by Regina Elsner
During a conference on the crisis in Orthodoxy caused by the establishment of the Orthodox Church of Ukraine, several participants used the concept of a “frozen conflict” to describe the “stable unresolved conflict” (Georgij Kovalenko). Given that the term is commonly used for several deadlocked conflicts on the territory of the former Soviet Union with crucial participation of Russia, it seems plausible to link the conflict around the Ukrainian church to this concept. Yet, at least in two regards, the description of the conflict in Orthodoxy as a “frozen conflict” fails. First, the conflict is not frozen. The conflict between the churches is quite hot, with both sides using all possible means to establish their superiority and blame the other for recent tensions. Moreover, the armed conflict in Ukraine continues and people are dying on the frontline almost every day—a fact we all must not forget. Second, the church usually refuses to be judged with political concepts, claiming that the way the church deals with conflict should transcend the worldly manner.
Nevertheless, the fact that theologians try to frame the conflict within the political concept of a “frozen conflict” points to the helplessness to find ways to make sense of this painful situation. Therefore, it is worth taking a closer look at the concept to find out how experts construct perspectives for such deadlocked conflicts. I would like to focus on three noteworthy aspects. Continue reading
by Petros Vassiliadis
At the initiative of the Center of Ecumenical, Missiological and Environmental Studies “Metropolitan Panteleimon Papageorgiou” (CEMES), an International Scientific Symposium on “Deaconesses. Past-Present-Future” was organized in Thessaloniki (1/31-2/2, 2020) at the International Hellenic University (IHU), to which its Inter-Orthodox English-speaking Post-graduate Program “Orthodox Ecumenical Theology” belongs.
In addition to ΙΗU, 4 other institutions were registered as co-organizers: The Orthodox Christian Studies Center of Fordham University, St. Philaret’s Christian Orthodox Institute of Moscow, the Orthodox Academy of Crete, and Saint Phoebe Center of Deaconess.
The symposium focused on the Rejuvenation of the Order of Deaconesses with a multi-layer (biblical, liturgical, Patristic, archeological, canonical, theological, and historical) analysis, but also with a critical theological assessment of the recent developments in the Orthodox and other churches.
Extremely encouraging were the Messages sent by the Ecumenical Patriarch, the Patriarch of Alexandria, and the Archbishop of Athens. Continue reading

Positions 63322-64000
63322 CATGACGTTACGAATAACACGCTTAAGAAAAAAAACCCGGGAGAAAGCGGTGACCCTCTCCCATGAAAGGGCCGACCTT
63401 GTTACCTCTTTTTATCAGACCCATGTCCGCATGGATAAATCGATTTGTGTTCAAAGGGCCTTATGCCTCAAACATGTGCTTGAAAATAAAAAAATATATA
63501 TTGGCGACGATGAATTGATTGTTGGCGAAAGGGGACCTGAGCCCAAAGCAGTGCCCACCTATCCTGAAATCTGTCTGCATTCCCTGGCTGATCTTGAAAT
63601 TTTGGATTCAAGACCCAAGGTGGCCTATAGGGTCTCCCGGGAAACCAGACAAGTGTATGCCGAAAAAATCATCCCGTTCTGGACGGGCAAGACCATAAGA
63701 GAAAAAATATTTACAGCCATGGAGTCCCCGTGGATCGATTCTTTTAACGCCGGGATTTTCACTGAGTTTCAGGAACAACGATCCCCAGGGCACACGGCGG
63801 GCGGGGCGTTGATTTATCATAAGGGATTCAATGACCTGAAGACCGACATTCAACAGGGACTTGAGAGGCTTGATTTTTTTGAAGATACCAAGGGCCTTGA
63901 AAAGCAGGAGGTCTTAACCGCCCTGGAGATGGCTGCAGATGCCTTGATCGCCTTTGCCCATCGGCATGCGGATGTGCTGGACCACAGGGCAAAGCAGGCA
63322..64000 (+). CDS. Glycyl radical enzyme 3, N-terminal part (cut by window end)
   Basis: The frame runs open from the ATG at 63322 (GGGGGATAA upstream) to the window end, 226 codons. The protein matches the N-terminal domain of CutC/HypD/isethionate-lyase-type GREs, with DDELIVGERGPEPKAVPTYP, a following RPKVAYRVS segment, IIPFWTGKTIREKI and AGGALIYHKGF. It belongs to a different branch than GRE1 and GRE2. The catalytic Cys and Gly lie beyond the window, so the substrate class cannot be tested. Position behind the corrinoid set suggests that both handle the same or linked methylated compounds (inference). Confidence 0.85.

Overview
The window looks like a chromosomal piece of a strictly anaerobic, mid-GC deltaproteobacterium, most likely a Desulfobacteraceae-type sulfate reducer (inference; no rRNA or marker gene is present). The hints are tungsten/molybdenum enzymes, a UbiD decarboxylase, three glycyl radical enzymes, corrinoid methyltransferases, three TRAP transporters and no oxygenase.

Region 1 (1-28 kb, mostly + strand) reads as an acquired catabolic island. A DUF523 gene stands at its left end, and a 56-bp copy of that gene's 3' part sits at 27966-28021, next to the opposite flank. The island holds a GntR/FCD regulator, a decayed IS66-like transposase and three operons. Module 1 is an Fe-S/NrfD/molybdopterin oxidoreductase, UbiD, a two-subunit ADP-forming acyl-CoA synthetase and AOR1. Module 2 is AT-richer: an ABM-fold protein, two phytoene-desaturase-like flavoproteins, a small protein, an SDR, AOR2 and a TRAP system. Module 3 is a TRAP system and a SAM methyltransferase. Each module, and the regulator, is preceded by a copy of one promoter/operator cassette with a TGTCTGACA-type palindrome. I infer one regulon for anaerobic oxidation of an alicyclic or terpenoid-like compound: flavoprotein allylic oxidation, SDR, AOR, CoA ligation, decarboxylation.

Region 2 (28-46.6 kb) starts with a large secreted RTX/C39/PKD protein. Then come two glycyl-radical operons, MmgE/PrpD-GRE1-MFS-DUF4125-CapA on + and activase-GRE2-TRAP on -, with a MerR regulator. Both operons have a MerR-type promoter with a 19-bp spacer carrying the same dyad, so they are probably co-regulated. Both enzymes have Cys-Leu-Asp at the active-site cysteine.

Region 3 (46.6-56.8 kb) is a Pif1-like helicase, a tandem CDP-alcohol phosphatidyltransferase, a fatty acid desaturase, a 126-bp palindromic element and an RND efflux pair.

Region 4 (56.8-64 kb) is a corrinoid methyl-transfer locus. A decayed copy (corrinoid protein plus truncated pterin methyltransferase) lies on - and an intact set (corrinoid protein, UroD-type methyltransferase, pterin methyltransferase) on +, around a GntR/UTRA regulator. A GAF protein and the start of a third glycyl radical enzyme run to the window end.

by Betsy Perabo
In a diary entry on Christmas Eve 1904, Bishop Nikolai of Japan expresses his deep sorrow over Russian losses in the ongoing Russo-Japanese War. Nikolai remained in Tokyo during the war at the request of the Japanese Orthodox congregation he had served for more than four decades. His suffering was all the more difficult because he lived alongside Japanese Christians he had known for many years, who were – appropriately, he said – celebrating their own victories. He states his desire to transcend this suffering when he is with his fellow Christians, writing:
I live now in a two-story house. On the upper floor we are all children of the Heavenly Father; on that floor, there are no Japanese, no Russians. Most of the time, I try to be there…Together we engage in Christian deeds for the Church, translation, book publishing, even Christian help to the prisoners of war or the Japanese wounded—all of this is suitable for the children of one Heavenly Father….But sometimes an oppressive state of soul pulls me down to the lower floor, where I remain by myself, without the Japanese….I must go to the upper floor, where there is no anger…I must be an inhabitant of the upper floor. (Betsy Perabo, Russian Orthodoxy and the Russo-Japanese War, 149. Other in-text citations also come from this source.)
In a twist on the classic forms of the “doctrine of the two”—two cities, two kingdoms, two governments—Nikolai characterizes the coexistence of the “earthly kingdoms” and the “heavenly kingdom” as two floors of the same house, with the lower floor divided into two separate sections. What Nikolai’s version of this theological construct captures that others do not is the multiplicity of the earthly kingdoms. Continue reading
by Rev. Dr. Stelyios Muksuris
In the last segment, we examined the manuscript tradition that addressed the established practices of the churching rite within the Byzantine liturgical tradition. I now proceed to make my own suggestions for a uniform practice that is theologically sensible and pastorally sensitive.
Theological Reflection and Practical Recommendations
In accordance with the Church’s theological stance as expressed by Symeon, and as Foundoulēs rightly affirms, all human life is sacred and worthy to be offered as a gift to God. In fact, an examination of the three pre-baptismal rites of the Church (First Day, Eighth Day, Fortieth Day) are replete with references to the praise of God for the gift of new life that has entered the world. All of humanity, represented by Adam and Eve, is redeemable and deserving of salvation. Continue reading